Nunavut groups submit concerns, propose alternatives ahead of Education Act hearing
“Huge inequality between language groups” in Nunavut, coalition of DEAs says
Through written submissions to the government’s standing committee on legislation, several Nunavut groups have expressed their disappointment with Bill 25, An Act to Amend the Education Act and the Inuit Language Protection Act.
And some of those groups, like Nunavut Tunngavik Inc. and the Coalition of Nunavut District Education Authorities, have proposed amendments to the bill.
Those submissions will be discussed at an upcoming televised hearing of the standing committee on legislation.
The public was invited to make submissions to the committee after Bill 25 was introduced during the legislative assembly’s spring sitting in June.
In a letter to the legislative assembly, Aluki Kotierk, president of NTI, urged the government to withdraw Bill 25.
“Bill 25’s stunning approach to Inuktut Language of Instruction in Nunavut schools is to remove Inuktut Language of Instruction timeline requirements all together, and instead insert that an Inuktut Language Arts program or course be delivered in all grades by 2039,” Kotierk writes.
In its submission, NTI proposes a new draft bill to replace Bill 25, called the Nunavut Inuit Education Fundamental Reform Act.
“We are willing, and keen, to work in partnership with the government and legislative assembly to refine the draft bill as may be needed,” Kotierk writes.
“Alternatively, if the government chooses not to respond positively to the draft NIEFRA, we urge other members of the legislative assembly to join together to bring about the tabling and review of the draft NIEFRA as a private member’s bill.”
The draft bill gives more power to district education authorities and tasks the minister of education with ensuring that all DEAs receive the “training and support required to enhance their capacity over time to take on increasing powers and duties.”
It also proposes that NTI and the minister work together to make Inuktut the working language of instruction from early childhood programs and kindergarten to Grade 12.
“The Minister shall, in partnership with Nunavut Tunngavik Inc, develop and implement a new timetable for phasing in Inuktut Language of Instruction from kindergarten to Grade 12,” the draft bill states.
Bill 25 calls for a phased implementation of Inuit-language instruction over a 20-year period. This means it will take until July 1, 2039, for Grade 12 students to have Inuit Language Arts taught as a first language.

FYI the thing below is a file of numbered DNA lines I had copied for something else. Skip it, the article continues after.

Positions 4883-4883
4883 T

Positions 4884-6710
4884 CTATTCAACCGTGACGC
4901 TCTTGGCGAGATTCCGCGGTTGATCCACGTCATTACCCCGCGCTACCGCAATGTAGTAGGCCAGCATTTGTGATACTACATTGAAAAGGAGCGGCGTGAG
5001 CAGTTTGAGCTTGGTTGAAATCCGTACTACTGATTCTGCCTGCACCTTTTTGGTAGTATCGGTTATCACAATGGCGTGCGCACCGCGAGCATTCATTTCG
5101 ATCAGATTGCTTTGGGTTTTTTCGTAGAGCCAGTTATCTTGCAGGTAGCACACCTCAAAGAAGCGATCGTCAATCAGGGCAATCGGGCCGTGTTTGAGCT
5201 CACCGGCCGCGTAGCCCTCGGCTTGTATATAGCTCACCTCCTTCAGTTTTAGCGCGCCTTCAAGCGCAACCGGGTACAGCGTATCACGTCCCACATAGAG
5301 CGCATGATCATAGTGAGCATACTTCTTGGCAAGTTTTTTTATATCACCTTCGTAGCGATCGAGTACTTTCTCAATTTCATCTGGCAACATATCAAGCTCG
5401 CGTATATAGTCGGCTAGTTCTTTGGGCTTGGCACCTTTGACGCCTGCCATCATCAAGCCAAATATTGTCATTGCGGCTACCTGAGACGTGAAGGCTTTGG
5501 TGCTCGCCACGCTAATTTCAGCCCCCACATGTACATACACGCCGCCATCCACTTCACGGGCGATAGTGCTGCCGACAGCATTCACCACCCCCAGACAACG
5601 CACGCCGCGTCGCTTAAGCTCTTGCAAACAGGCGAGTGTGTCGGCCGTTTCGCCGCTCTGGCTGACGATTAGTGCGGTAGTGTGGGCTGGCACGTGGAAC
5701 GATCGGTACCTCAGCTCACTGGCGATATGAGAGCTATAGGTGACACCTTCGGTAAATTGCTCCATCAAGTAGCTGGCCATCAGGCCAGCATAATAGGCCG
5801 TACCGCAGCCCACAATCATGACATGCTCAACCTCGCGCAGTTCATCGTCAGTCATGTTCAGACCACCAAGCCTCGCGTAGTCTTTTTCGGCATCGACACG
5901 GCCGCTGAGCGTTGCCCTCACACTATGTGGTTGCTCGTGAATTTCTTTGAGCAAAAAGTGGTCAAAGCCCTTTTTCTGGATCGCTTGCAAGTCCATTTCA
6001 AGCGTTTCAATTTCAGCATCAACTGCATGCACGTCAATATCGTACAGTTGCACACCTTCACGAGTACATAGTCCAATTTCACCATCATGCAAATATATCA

NTI’s submission also calls on the minister to develop and implement a Department of Education Inuit employment plan and pre-employment training plan.
Coalition of Nunavut DEAs “beyond disappointed” with Bill 25
In a letter to the standing committee, Jedidah Merkosak, chair of the Coalition of Nunavut DEAs, calls on the committee to reject Bill 25.
“We have never been invited to an open conversation about legislation that would address our member DEA concerns, goals and priorities, or the possibilities we see in the Nunavut schools and community,” Merkosak writes.
“We are beyond disappointed. Bill 25 is basically a carbon copy of Bill 37.”
Bill 37, the previous bill to amend Nunavut’s education and language protection acts, was rejected by the legislative assembly in 2017.
In its submission, the coalition contrasts the rights and responsibilities invested in Inuit communities and the Inuktut language with those invested in the territory’s francophone community.
Merkosak writes there is a “huge inequality between language groups” in Nunavut.
The submission also proposes amendments to Bill 25 that mirror French-language legislation in Nunavut.
“For Inuktut and English language learners the governance system is complicated, centralized and comparatively underfunded, with minimal community or Inuit control. For francophone language learners the system is simple, direct and community driven,” Merkosak writes.
“Our approach is founded on confirming for Inuktut/English students, parents and communities rights equal to those available to the francophones in law in Nunavut.”
The submissions to the standing committee also include letters from the Representative for Children and Youth’s Office, district education authorities throughout Nunavut, parents and more.
According to the standing committee, invitations to appear at the hearing have been extended to the following:
- Minister of Education
- Nunavut Tunngavik Incorporated
- Coalition of Nunavut District Education Authorities
- Qikiqtani Inuit Association
- Kivalliq Inuit Association
- Kitikmeot Inuit Association
- Iqaluit District Education Authority
- Arviat District Education Authority
- Gjoa Haven District Education Authority
- Nunavut Teachers’ Association
- Office of the Languages Commissioner of Nunavut
- Office of the Representative for Children and Youth
The televised hearing on Bill 25 is set to begin in Iqaluit next week on Monday, Nov. 25.